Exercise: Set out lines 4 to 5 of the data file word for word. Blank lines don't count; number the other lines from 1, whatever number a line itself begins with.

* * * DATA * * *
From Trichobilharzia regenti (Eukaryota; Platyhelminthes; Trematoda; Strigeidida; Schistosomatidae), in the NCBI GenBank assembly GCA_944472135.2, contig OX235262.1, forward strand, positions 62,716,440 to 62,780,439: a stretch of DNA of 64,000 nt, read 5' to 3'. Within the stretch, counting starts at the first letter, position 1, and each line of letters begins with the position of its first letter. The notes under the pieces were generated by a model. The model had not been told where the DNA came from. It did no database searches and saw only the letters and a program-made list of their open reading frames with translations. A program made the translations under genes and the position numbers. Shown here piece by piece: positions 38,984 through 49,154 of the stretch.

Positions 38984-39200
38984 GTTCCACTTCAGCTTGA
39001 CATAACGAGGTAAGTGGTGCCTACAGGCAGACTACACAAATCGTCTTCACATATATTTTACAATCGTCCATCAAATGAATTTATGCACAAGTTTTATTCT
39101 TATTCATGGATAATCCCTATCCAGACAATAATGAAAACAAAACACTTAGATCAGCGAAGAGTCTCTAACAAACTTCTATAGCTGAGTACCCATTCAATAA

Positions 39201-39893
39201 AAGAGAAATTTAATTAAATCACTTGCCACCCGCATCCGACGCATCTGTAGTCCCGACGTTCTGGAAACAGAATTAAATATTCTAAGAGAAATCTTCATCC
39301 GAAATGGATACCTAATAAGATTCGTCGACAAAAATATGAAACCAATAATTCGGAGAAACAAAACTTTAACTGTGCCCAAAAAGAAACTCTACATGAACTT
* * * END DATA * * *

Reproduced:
39001 CATAACGAGGTAAGTGGTGCCTACAGGCAGACTACACAAATCGTCTTCACATATATTTTACAATCGTCCATCAAATGAATTTATGCACAAGTTTTATTCT
39101 TATTCATGGATAATCCCTATCCAGACAATAATGAAAACAAAACACTTAGATCAGCGAAGAGTCTCTAACAAACTTCTATAGCTGAGTACCCATTCAATAA